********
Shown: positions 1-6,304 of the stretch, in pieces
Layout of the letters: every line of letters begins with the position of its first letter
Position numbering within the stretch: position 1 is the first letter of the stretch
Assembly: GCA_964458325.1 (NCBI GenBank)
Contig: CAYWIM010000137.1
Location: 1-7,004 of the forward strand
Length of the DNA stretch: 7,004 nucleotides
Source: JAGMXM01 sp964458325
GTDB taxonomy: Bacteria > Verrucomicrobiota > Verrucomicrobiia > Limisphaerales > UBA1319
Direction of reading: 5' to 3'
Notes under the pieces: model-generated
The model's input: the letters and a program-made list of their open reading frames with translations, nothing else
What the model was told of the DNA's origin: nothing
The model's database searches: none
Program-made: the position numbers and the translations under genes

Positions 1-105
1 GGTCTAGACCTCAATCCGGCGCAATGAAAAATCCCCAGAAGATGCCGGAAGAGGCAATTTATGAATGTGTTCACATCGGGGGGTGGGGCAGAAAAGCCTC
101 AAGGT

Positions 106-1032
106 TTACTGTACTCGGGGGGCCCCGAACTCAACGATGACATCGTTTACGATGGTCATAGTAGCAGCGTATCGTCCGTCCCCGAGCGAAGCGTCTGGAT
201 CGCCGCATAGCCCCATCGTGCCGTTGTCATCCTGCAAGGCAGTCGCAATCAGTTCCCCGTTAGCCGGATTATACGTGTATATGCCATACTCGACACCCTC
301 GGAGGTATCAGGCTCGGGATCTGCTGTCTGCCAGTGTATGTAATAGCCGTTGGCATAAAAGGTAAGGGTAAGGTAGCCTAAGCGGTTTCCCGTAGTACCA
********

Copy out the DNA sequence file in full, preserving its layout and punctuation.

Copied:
Shown: positions 1-6,304 of the stretch, in pieces
Layout of the letters: every line of letters begins with the position of its first letter
Position numbering within the stretch: position 1 is the first letter of the stretch
Assembly: GCA_964458325.1 (NCBI GenBank)
Contig: CAYWIM010000137.1
Location: 1-7,004 of the forward strand
Length of the DNA stretch: 7,004 nucleotides
Source: JAGMXM01 sp964458325
GTDB taxonomy: Bacteria > Verrucomicrobiota > Verrucomicrobiia > Limisphaerales > UBA1319
Direction of reading: 5' to 3'
Notes under the pieces: model-generated
The model's input: the letters and a program-made list of their open reading frames with translations, nothing else
What the model was told of the DNA's origin: nothing
The model's database searches: none
Program-made: the position numbers and the translations under genes

Positions 1-105
1 GGTCTAGACCTCAATCCGGCGCAATGAAAAATCCCCAGAAGATGCCGGAAGAGGCAATTTATGAATGTGTTCACATCGGGGGGTGGGGCAGAAAAGCCTC
101 AAGGT

Positions 106-1032
106 TTACTGTACTCGGGGGGCCCCGAACTCAACGATGACATCGTTTACGATGGTCATAGTAGCAGCGTATCGTCCGTCCCCGAGCGAAGCGTCTGGAT
201 CGCCGCATAGCCCCATCGTGCCGTTGTCATCCTGCAAGGCAGTCGCAATCAGTTCCCCGTTAGCCGGATTATACGTGTATATGCCATACTCGACACCCTC
301 GGAGGTATCAGGCTCGGGATCTGCTGTCTGCCAGTGTATGTAATAGCCGTTGGCATAAAAGGTAAGGGTAAGGTAGCCTAAGCGGTTTCCCGTAGTACCA